Hellen Atiol: MA in Development and Emergency Practice, 2013-14
It is a real privilege and pleasure to spend time with Hellen Atiol. As you chat with her you gradually discover that she comes from a complex background, but the challenges in her past serve as a drive for a better future. She lives today with great hope and is both natural and articulate as she talks about her current work in South Sudan and her hopes for the future of that young country.
Hellen and her family had to leave Sudan during the ongoing violence there, and were helped by a German nun in Kenya who gave them shelter, food and access to education. They were then sponsored by a church in Canada and spent some time there before Hellen returned to South Sudan in order to make a difference to her home.
Hellen helping to plant potatoes in a programme to improve subsistence farming methods in South Sudan…
She has been working with an organisation which has been involved in a number of projects to try and improve life in her local area. One initiative has been working with farmers to improve yields on their subsistence farms, in turn improving life for their whole family.
Hellen has also worked with local young people. Unemployment is a real issue and can lead to a lot of crime including cattle rustling. Sport and drama programmes have made a significant difference in terms of occupation, producing something worthwhile for local celebrations, and playing sport across a league with teams from different areas. The latter has also helped cross-regional relations, with one youngster describing how they now ‘interact as brothers’ with those for whom they had previously held suspicion. In an area immersed in violent history, it is a significant achievement and will make a wide-reaching difference well into the future. They have also been providing micro-finance and vocational training to help people get into work and business.
Hellen also raised the funds, along with family and friends, to purchase 35 new mattresses for her local, much deprived hospital, to replace the torn and soiled mattresses which were previously available to patients.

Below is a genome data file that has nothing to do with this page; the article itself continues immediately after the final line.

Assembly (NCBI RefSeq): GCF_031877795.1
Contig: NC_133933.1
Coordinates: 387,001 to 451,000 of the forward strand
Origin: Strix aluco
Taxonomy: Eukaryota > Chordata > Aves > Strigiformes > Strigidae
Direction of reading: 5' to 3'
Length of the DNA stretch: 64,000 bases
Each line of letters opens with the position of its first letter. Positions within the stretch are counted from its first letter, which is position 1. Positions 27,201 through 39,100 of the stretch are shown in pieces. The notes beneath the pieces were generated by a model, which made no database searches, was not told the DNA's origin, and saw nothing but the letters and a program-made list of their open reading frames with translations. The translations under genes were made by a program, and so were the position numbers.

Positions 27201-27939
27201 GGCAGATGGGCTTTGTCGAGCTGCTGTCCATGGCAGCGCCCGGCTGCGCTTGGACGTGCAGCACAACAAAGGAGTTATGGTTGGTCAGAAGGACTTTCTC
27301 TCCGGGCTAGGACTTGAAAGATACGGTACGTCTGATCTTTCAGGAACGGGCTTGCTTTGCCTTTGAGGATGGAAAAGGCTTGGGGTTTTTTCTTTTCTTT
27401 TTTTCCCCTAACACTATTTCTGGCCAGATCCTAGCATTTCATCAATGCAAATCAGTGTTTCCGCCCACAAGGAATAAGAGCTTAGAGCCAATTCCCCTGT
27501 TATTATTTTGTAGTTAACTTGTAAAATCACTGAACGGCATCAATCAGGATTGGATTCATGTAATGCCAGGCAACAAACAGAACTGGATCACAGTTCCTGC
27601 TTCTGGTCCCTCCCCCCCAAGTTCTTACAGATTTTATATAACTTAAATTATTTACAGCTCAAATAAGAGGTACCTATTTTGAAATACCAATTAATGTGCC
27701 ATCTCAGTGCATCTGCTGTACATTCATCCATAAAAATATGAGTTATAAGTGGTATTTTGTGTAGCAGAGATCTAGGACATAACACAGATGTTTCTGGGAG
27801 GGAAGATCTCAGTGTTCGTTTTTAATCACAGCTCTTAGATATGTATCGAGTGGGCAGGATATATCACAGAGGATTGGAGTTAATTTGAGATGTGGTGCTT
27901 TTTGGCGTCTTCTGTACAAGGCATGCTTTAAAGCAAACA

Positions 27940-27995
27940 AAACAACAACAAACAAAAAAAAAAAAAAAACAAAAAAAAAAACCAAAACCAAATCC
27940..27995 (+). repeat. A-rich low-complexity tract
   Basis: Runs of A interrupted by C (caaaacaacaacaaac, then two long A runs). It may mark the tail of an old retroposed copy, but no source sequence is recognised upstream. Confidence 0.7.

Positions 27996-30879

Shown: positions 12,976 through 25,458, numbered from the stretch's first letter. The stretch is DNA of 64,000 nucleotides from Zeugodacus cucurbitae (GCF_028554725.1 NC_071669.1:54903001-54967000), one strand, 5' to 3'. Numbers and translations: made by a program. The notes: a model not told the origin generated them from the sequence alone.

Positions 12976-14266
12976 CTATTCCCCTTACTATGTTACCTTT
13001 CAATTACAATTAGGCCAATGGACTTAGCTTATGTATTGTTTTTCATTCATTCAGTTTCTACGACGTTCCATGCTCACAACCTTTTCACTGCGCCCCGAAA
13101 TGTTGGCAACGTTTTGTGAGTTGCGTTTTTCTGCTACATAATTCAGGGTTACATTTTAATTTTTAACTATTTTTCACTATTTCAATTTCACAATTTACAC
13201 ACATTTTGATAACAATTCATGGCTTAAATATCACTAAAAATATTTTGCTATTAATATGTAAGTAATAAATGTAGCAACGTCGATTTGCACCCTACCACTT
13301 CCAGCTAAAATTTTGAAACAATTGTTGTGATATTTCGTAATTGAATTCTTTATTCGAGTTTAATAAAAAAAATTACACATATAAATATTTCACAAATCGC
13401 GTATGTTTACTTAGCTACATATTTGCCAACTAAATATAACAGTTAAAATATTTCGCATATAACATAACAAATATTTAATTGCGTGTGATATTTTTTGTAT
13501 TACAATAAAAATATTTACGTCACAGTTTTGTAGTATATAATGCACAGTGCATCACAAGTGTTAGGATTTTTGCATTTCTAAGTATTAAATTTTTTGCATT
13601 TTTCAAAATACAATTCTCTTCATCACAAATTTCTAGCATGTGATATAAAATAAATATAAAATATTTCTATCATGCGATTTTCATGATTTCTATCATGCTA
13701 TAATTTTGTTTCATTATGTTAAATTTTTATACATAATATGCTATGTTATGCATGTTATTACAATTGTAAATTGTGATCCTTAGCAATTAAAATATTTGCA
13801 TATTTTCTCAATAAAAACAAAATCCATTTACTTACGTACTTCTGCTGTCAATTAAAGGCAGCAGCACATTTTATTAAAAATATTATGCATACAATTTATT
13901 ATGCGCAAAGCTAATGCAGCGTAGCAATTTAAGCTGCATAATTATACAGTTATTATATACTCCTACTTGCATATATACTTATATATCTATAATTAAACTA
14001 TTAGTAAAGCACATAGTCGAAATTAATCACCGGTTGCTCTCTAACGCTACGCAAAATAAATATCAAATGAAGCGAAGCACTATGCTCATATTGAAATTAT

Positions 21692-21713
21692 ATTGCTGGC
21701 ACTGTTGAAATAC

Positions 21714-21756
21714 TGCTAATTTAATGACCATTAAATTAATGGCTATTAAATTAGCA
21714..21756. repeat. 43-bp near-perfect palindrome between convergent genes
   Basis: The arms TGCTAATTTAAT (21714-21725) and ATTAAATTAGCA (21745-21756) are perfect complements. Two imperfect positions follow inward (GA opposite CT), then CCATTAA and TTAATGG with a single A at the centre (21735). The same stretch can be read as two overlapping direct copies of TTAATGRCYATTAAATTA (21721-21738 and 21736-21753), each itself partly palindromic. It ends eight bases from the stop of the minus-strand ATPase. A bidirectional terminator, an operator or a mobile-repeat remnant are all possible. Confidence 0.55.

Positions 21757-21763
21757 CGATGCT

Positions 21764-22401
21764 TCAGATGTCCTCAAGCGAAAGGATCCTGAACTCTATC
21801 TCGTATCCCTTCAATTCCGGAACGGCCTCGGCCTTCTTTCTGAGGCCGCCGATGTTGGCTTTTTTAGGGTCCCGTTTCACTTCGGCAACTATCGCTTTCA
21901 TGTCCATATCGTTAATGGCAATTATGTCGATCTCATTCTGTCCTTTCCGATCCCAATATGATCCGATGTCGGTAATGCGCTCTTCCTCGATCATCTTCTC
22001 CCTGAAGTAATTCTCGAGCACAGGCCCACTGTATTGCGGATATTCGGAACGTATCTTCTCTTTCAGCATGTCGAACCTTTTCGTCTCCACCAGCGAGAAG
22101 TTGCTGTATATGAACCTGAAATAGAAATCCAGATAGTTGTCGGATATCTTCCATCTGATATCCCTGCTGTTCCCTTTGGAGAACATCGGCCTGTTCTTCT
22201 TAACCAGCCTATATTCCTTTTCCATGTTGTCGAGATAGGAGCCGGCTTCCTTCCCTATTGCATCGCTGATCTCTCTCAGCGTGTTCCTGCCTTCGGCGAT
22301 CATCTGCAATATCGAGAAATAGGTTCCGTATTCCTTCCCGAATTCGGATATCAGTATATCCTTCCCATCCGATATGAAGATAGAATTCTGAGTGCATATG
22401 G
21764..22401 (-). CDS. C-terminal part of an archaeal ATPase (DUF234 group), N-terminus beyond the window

I am grateful every day. Ten years from now, if there is amazing progression in my local area, it is because I’ve been able to come here”Hellen Atiol, MA in Development and Emergency Practice
As she talks about what she hopes to do on her return to South Sudan after completing the DEP Masters you begin to get a taste of the ‘normalities’ of Hellen’s life, including whole villages set on fire by those who have power and hidden agendas. Building up the lives and hopes of local people is vital, and Hellen intends to generate development through projects to increase farming productivity beyond subsistence farming, so transforming local lives and economy. She hopes some of the income generated will also be used to further equip the hospital.
… and at Brookes as a Masters student having received a Brookes Alumni Fund scholarship.
In addition Hellen has great vision for the difference that can be made when women are given a chance to receive secondary education, and the impact they can have through what they achieve as a result. She plans to establish a foundation to provide girls from across South Sudan with the change to receive an education in neighbouring Uganda or Kenya, since education systems in the new country of South Sudan are only just getting off the ground.
One person with vision and drive can make a significant difference to a whole area, and Hellen is an example of such a person. Without funding from the Brookes Alumni Fund, alongside funds from another Trust, attending Brookes would not have been possible for her.
Hellen is quite clear that a great deal of what she hopes to achieve when she returns to South Sudan will be down to what she is learning here and the new knowledge and opportunities that are opening up to her as a result.